Boromir Registered User

    Jan 25, 2018
    12
    Thanks for the reply! Perfect examples there. Like you said, I assumed the shares would just be passed over like everything else, but nope, it's a right old pickle. Good move on your own shares btw! My Dad does have a small number of his own shares in some other company (which have never really done very much) so likewise I figure it's probably best just to sell them and pay the resulting sum into his ISA.

    Btw, something I also discovered during all this is that probably the best kind of savings investment to have is an investment bond, because according to a financial advisor I spoke to such bonds are normally excluded when the SS calculate whether a person's assets are above the capital limit, infact two different advice charity helplines said one can normally make a good case for bonds to be excluded anyway because they are better retained as a reliable source of regular income. To be genuinely useful though, bonds need to be significantly built up over time, regular payments, etc., and there's usually some period of time (several years) during which any early cash-in incurs hefty penalties. One can have ISAs aswell of course, but they're wrapped up in all sorts of restrictions. If possible, have both.

    Boromir.
     
  4. jugglingmum

    jugglingmum Registered User

    Jan 5, 2014
    4,391
    Female
    Chester
    My interpretation of the examples given is that the LPA does allows the attorney to act on behalf of the donor as themselves, and there are no limitations on exercise of powers on behalf of the donor.

    However in the case of the share transfer examples quoted, these were not where the donor was acting as himself but rather performing duties as the executor/administrator of the deceased, and executor/administrator powers can only be exercised by the individual who is given them and cannot be transferred.

    The issues arose because the legal paperwork was not dealt with as it should have been when the original owner of the shares died, not because there is any limitation of powers in an LPA. The same situation would arise on any assets not transferred out of the name of the deceased by an executor who loses capacity, be it property or funds in a bank account. Which is as it should be, albeit in the examples given it was small sums involved.
     
  5. Normaleila

    Normaleila Registered User

    Jun 4, 2016
    495
    I can't comment on the shares example, but i do know there are some limitations on the exercise of powers on behalf of the donor. I have POA for my aunt. When i sold her house I wanted to invest the proceeds in a bespoke discretionary investment portfolio, run by a fund manager. I found I didn't have the power to do so and had to apply to the COP.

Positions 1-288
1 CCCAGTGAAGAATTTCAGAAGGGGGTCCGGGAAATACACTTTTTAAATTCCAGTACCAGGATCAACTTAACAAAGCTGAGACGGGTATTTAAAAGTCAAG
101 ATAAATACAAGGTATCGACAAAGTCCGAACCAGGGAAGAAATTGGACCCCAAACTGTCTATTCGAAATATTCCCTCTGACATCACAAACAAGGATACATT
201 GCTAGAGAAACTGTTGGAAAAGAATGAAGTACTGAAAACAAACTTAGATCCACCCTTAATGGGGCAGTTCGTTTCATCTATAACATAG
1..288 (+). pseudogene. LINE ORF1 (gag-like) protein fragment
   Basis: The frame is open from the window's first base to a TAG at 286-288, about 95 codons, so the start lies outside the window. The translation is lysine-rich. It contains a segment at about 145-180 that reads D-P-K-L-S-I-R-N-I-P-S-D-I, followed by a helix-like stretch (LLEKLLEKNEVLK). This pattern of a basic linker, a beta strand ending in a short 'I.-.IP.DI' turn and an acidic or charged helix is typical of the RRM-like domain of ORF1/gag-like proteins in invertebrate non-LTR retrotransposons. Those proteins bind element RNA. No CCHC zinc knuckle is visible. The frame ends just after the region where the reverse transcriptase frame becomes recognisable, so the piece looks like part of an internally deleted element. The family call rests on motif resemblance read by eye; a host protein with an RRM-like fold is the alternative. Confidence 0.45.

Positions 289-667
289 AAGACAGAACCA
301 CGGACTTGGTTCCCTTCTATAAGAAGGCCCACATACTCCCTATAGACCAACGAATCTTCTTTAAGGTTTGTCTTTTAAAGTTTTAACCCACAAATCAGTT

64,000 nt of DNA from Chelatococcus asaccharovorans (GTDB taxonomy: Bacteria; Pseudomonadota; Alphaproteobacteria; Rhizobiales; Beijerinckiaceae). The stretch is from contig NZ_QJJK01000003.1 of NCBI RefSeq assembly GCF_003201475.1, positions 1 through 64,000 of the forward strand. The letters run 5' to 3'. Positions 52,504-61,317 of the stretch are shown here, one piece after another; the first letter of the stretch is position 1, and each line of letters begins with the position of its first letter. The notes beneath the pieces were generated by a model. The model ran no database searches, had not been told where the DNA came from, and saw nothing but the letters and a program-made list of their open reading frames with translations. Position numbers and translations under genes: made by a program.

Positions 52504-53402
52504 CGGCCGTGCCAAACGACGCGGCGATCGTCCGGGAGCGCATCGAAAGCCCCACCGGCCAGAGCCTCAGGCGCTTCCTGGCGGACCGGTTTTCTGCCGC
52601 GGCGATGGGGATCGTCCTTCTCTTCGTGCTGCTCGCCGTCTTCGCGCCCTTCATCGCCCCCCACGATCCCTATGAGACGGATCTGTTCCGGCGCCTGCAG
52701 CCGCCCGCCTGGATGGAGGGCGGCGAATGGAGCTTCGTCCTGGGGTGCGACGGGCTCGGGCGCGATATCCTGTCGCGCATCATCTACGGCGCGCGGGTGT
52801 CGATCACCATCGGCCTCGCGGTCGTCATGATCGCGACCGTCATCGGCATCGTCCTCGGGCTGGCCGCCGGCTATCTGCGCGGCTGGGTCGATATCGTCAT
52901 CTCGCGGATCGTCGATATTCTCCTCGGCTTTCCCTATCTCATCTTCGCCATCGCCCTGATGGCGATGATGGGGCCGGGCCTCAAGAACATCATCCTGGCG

6. jugglingmum

    jugglingmum Registered User

    Jan 5, 2014
    4,391
    Female
    Chester

    Yes - I remember you mentioning this, and to my mind this ties in with trust principles enshrined in law in management of and protecting the donor's assets, just like you can't make excessive gifts on their behalf.

    The shares example given is not acting on behalf of the donor in respect of the donor's assets, and an LPA cannot assume the previous position of executor/administrator of a deceased estate which was held by the donor, as this position lapses once capacity is lost.

    What has caused the initial confusion is the donor is beneficially entitled to the assets, but has not had the beneficial title legally transferred to them, and beneficial title still rests in the estate of the deceased.

    The income from the shares belongs to the estate of the deceased until the shares are transferred which can require the estate of the deceased to submit a self assessment tax return.
     
  7. Kevinl

    Kevinl Registered User

    Aug 24, 2013
    4,555
    Salford
    I can see why the COP want to know, all investments no matter how well manages are basically a gamble on the stock market and as such can go down as well as up, they also carry management charges which can mean that the investor loses money but still has to pay the wages of the person who got the investments wrong.
    Generally speaking the higher the return the higher the risk and fund managers...well that's what Nick Leeson did until he shut down Barings Bank and started the banking crash we're only just getting over, I'm not surprised the COP want to look at who you're investing with.
    K
     
  8. Normaleila

    Normaleila Registered User

    Jun 4, 2016
    495
    I have no problem with it and accept that I can't do something the POA doesn't allow me to. But it does seem counter intuitive that I, who have no specialist knowledge or experience, can invest as I see fit but I can't appoint an 'expert' to do it for me.
    The COP didn't ask which fund manager I was going to choose - the judge just granted me authority to appoint one. I don't have to do an annual report - it was a one off decision.
    If the appropriate paragraph is included in the POA it's not necessary to apply to the COP.